According to a sizeable new study, common allergy causes that have you wheezing and watery-eyed could soon join the list of heart disease risk factors, the number one killer of men and women in the United States. The researchers are quick to point out that the findings do not mean that these allergies cause heart disease.
Researchers also can’t tell us if allergies play a role in the development of heart disease, though the association between the two is intriguing.
At least one in every five Americans suffers from an allergy, either to foods (peanuts or milk for example) to animals, or the well known seasonal variety (grass, weeds, pollen or molds). These unfortunate souls know all about the discomfort of the symptoms – itchy eyes, sneezing, nasal congestion and wheezing – that can sap your strength, destroy your concentration and leave you feeling miserable.
The new study was led by Dr. Jongoh Kim of Philadelphia’s Albert Einstein Medical Center and examined data on over 8,600 men and women over 20 who took part in the National Health and Nutrition Examination Survey between 1988 and 1994.
The team saw that typical allergies and heart disease often were paired up, 18% of the subjects reported wheezing, another 46% dealt with bouts of stuffiness or itchy, watery eyes. These symptoms are known to medicine as rhinoconjunctivitis.
Heart disease appeared in 6% of subjects overall, with 13% of wheezing cases, 5% of rhinoconjunctivitis cases and 4% of those without allergy symptoms. After accounting for other factors associated with heart disease (like age and asthma) the team saw a 2.6-fold increased risk of heart disease for those with wheezing, a 40% greater risk with rhinoconjunctivitis as compared to those with no allergy symptoms. The association was seen most often in females under 50 years old.
Dr. Kim believes that the intermittent inflammation that is part of allergies might lead to thickening of artery walls and in time, heart disease. Another possibility is that some of us carry genes that are linked to developing both allergies and heart disease.
Even if, after much more study, allergies come to be linked to heart disease, it’s not clear that treating allergy symptoms will impact heart disease in any way.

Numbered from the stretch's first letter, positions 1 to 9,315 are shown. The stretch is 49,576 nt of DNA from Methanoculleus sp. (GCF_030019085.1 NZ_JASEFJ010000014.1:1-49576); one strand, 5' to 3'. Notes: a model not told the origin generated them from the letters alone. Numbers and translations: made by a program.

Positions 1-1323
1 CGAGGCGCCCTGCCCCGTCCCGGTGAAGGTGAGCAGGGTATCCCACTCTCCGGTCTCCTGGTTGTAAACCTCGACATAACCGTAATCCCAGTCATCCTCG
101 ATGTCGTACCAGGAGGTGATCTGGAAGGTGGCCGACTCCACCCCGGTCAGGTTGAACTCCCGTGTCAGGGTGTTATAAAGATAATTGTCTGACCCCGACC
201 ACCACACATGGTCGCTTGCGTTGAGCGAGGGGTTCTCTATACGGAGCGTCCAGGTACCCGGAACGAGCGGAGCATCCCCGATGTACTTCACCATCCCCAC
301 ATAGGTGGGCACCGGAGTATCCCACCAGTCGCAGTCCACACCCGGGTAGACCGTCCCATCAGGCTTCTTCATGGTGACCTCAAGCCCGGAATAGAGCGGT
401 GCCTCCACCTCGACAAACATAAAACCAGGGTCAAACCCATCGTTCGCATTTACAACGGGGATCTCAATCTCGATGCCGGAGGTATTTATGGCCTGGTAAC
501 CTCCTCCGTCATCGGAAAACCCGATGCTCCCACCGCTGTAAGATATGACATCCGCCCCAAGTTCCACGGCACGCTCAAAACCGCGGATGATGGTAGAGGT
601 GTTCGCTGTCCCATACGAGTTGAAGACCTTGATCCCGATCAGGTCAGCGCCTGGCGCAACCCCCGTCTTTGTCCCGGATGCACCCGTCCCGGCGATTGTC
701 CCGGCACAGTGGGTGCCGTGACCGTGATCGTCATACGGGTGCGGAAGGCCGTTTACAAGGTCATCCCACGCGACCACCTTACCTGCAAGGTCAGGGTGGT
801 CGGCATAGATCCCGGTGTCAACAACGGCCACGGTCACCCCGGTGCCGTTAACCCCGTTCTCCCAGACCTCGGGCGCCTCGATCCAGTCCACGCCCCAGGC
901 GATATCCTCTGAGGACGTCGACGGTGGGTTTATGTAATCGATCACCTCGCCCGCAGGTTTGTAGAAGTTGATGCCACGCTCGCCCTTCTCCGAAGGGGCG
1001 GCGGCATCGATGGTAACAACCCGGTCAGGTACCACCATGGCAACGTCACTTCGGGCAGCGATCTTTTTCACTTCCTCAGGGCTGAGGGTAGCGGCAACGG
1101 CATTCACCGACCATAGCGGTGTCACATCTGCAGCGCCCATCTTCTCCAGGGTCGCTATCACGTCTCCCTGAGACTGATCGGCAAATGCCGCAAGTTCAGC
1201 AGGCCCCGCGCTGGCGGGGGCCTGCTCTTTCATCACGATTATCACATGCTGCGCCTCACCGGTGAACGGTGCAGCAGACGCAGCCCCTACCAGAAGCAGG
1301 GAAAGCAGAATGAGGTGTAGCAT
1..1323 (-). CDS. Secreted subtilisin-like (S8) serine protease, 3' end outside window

Another expert. Dr. Carlos Inbarren, who wasn’t part of the study but is a research scientist at Kaiser Permanente in California, points out that common allergy symptoms are also very common in asthma. These latest findings are consistent with earlier work done at Kaiser that found a significant association of self-reported asthma and later risk of heart disease, particularly in women.
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Possible Link Between Allergies And Heart Disease… Continued…
The link between inflammatory conditions like asthma (and allergies) and heart disease in women, but not men, has also been found in work conducted by Dr. Viola Vaccarino of the Rollins School of Public Health at Emory University School of Medicine in Atlanta. Vaccarino was not involved in the latest study, but sees the findings as fitting with her own work. She suggests that younger women may have a stronger inflammatory response when faced with allergies than men. Estrogen may also be involved.
Another possibility is that those who have heart disease are dealing with respiratory symptoms because of their disease. As you can see, it’s still much too early to jump to conclusions or offer advice.
Interestingly, the subjects in the study identified as allergy sufferers had other heart disease risk factors (smoking, obesity, high blood pressure) compared to the allergy-free subjects. Medicine already knows these factors are important. So if you’re worried about your own risk, take steps now to change the risk factors under your control – don’t smoke, eat healthy, exercise regularly and get regular checkups so you can keep your body, and your heart, healthy.